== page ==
Millions of Egyptians, choosing their leader freely for the first time in their history, were voting for the second consecutive day yesterday, in a fraught contest between Islamists and former officials of President Hosni Mubarak, who was toppled last year.
After six decades under authoritarian, military-backed rule, Egypt's 50 million eligible voters may entrust the most populous Arab nation to an Islamist president for the next four years, alongside the Islamist-led parliament they elected earlier.
But secular figures like ex-Arab League chief Amr Moussa (75) and Mubarak's last premier Ahmed Shafiq (70) are in with a chance, appealing to Egyptians wary of radical change.
If no one wins more than half the votes needed for outright victory, the top two candidates will contest a June 16 and 17 run-off.
With two days of voting in the first round almost over, Egyptians seemed increasingly polarised between those determined to avoid handing the presidency back to a man from Mubarak's era and those fearing an Islamist monopoly of ruling institutions.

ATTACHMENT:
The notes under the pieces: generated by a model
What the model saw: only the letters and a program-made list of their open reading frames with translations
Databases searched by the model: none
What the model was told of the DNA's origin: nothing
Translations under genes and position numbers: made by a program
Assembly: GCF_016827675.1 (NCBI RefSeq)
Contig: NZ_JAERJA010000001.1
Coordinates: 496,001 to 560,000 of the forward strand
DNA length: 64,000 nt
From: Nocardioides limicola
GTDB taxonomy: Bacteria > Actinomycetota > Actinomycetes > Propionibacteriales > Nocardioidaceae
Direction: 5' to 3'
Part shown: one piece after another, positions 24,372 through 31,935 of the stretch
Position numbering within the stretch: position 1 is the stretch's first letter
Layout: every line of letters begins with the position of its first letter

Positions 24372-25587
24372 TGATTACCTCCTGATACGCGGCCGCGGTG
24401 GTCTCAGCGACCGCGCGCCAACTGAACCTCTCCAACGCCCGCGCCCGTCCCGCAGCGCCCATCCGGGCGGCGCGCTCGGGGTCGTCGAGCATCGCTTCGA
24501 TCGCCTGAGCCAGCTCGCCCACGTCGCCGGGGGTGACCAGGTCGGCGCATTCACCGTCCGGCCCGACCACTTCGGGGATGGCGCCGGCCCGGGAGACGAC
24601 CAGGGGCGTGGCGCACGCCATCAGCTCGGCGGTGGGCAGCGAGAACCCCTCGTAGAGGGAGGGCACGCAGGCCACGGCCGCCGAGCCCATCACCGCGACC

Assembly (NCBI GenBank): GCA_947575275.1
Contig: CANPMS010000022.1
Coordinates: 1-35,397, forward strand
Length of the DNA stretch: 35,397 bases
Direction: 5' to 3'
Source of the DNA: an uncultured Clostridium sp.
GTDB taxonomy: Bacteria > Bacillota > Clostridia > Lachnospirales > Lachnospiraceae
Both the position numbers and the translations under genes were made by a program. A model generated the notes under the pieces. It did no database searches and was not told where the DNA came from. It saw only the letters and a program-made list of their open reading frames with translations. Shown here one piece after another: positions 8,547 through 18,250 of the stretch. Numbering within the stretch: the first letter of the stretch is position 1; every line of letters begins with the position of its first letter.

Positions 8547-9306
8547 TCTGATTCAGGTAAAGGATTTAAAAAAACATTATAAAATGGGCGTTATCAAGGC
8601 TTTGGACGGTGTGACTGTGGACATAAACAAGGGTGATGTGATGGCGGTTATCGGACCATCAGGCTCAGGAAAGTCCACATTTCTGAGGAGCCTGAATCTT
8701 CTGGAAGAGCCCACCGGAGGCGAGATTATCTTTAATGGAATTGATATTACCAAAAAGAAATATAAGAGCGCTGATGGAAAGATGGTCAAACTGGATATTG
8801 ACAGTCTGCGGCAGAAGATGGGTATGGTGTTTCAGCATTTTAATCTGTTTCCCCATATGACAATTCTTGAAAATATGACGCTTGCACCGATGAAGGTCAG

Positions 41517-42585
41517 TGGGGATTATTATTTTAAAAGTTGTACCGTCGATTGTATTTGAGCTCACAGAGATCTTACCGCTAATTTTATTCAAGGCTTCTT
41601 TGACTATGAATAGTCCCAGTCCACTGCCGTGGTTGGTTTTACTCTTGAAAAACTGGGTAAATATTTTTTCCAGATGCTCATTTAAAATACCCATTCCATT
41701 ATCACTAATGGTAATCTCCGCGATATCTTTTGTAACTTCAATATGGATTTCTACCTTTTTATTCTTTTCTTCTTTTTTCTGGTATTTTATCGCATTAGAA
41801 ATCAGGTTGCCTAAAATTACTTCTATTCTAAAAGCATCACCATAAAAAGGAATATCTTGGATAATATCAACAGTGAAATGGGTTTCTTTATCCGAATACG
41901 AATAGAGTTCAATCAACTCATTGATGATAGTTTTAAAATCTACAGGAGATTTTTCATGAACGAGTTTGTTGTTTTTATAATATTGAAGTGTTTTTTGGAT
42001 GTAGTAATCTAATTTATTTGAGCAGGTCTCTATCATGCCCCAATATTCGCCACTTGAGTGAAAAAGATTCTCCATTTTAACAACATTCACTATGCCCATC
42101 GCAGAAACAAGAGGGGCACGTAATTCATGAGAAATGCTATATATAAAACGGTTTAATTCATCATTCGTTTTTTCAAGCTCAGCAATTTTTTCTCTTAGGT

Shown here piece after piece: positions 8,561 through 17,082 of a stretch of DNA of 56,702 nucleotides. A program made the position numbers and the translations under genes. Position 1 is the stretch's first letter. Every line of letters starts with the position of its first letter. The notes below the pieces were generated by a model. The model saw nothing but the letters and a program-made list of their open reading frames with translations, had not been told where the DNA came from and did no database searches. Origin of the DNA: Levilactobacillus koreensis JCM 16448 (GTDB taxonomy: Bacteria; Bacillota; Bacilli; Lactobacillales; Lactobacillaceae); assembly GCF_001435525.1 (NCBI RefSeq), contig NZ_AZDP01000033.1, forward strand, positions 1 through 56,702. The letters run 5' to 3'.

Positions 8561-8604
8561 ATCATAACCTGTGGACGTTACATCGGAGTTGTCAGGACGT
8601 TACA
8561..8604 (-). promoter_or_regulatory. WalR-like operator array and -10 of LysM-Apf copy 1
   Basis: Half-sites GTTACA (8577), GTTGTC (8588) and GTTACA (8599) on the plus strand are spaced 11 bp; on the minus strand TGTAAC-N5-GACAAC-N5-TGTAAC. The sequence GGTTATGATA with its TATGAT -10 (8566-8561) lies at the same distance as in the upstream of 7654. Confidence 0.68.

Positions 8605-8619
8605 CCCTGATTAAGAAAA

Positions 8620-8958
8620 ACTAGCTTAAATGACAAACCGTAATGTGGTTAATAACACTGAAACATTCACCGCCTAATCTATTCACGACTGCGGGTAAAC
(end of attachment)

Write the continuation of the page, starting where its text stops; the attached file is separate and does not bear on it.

Some voiced fears of a backlash on the streets, particularly if Shafiq, who like Mubarak was air force commander, triumphs.
"If Shafiq or Moussa wins, they will create a revolution. Everyone will go down to Tahrir again," said one voter, Sherif Abdelaziz (30) who backs the Muslim Brotherhood's Mohamed Mursi.
Shafiq and Mursi supporters clashed in a village north of Cairo yesterday, wounding five people, police sources said.
The strongest Islamist candidates are Mursi (60) of the Muslim Brotherhood, Egypt's most influential political group, and ex-Brotherhood member Abdel Moneim Abol Fotouh (60).
Leftist Hamdeen Sabahy (57) is a dark horse in the race.